2012 – Supporting Indigenous Resistance to the Belo Monster Dam

Though my geographic focus within Amazon Watch has always been Peru and Colombia, I've had the pleasure of chipping in on Brazil work from time to time. One emblematic campaign has been the life-or-death struggle to stop the Belo Monte dam, which, tragically, is now in the final stages of construction. Back in 2012, the fight was intense, as waged by indigenous peoples, local civil society collectives and international supporter groups like Amazon Watch. We took advantage of the Rio+20 conference to keep the spotlight on rainforests, rivers, and rights. I supported our dynamic Brazil team, at the time led by Maíra Irigaray and Christian Poirier, primarily helping connect the voice of indigenous warriors with international media. For example, we facilitated an interview between a New York Times journalist and Kayapo Chief Raoni. Following the conference, we provided strategic, financial, and communications support to a multi-ethnic indigenous mobilization at the Belo Monte construction site. From our offices in Washington, DC, I helped back up the Amazon Watch field presence by repackaging information and passing it along to journalists.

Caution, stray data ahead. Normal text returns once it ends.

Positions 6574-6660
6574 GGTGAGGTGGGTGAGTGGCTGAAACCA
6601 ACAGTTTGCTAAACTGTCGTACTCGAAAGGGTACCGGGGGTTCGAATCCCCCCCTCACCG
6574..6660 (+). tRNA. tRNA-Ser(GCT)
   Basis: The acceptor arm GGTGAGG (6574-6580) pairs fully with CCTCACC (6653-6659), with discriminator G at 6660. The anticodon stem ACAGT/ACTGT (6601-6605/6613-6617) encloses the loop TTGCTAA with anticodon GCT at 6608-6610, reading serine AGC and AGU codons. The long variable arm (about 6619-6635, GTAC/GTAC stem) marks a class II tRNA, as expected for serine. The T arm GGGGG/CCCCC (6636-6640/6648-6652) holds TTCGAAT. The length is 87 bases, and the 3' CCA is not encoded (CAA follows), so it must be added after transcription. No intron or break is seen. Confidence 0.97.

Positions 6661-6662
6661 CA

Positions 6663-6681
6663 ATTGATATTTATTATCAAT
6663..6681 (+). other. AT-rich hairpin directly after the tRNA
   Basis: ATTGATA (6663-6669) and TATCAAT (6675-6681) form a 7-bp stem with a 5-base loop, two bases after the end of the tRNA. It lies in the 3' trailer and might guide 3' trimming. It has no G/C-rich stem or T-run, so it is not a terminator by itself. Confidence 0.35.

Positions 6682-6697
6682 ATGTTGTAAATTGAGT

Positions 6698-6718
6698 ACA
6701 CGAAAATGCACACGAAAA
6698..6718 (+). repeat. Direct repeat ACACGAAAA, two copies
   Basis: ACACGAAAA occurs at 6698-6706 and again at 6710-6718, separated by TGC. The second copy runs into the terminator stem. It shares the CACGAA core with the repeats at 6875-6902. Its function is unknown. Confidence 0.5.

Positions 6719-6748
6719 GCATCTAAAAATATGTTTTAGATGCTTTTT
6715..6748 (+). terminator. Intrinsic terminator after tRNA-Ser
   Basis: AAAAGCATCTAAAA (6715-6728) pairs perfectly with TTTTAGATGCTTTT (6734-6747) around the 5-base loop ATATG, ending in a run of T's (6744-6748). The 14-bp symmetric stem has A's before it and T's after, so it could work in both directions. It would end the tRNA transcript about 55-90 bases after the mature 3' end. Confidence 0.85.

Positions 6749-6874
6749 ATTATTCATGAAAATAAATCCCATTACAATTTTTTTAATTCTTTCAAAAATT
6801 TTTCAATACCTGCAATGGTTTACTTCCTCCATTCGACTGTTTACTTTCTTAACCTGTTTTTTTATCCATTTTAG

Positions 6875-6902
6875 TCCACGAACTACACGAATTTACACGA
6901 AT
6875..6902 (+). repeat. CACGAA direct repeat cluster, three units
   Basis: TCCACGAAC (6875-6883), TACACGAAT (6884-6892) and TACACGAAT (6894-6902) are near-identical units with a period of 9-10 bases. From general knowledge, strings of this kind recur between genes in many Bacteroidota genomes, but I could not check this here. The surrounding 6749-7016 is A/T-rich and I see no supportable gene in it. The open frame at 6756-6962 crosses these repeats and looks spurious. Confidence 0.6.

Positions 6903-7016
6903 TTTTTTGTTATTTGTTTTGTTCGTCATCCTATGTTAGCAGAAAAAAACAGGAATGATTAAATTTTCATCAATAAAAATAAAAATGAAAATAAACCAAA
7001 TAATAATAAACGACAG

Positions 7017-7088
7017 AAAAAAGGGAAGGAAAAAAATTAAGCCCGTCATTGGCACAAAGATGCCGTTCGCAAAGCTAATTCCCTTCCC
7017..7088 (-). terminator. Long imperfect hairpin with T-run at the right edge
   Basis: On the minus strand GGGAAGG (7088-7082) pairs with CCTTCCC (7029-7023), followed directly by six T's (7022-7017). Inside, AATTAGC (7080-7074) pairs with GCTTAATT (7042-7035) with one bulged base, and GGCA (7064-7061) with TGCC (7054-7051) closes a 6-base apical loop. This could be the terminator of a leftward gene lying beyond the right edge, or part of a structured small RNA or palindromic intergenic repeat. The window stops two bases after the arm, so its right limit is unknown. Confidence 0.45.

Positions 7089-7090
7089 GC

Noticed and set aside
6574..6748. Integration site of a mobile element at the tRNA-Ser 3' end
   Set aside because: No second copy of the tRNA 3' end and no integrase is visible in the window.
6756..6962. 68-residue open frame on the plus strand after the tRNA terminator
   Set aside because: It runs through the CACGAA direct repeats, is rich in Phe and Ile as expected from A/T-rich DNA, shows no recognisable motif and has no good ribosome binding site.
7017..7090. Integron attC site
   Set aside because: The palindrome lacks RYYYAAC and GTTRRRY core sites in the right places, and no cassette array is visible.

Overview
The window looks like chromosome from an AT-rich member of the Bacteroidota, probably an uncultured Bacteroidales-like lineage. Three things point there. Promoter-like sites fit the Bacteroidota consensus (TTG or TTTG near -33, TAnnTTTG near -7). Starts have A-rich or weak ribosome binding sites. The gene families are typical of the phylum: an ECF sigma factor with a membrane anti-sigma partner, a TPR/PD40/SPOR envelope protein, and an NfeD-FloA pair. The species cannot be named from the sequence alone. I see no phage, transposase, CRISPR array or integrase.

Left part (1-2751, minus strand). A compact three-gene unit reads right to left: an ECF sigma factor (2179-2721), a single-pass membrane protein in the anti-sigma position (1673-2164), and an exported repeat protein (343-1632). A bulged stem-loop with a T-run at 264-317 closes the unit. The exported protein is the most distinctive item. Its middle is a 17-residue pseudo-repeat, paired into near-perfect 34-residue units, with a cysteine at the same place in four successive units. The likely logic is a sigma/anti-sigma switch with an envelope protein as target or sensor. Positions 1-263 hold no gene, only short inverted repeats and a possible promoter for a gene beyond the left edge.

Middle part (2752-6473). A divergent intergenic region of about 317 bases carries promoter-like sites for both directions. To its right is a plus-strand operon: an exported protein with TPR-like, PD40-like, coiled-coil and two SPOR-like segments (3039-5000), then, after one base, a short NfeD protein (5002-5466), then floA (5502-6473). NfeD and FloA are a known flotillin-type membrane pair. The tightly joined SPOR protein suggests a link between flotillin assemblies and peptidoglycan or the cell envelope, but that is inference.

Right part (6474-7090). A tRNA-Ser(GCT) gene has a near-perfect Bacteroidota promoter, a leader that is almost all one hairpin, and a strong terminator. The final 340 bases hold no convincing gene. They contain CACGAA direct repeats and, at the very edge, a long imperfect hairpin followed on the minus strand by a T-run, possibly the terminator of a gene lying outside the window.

2013 – Achuar Protest Against Oil Drilling in Their Territories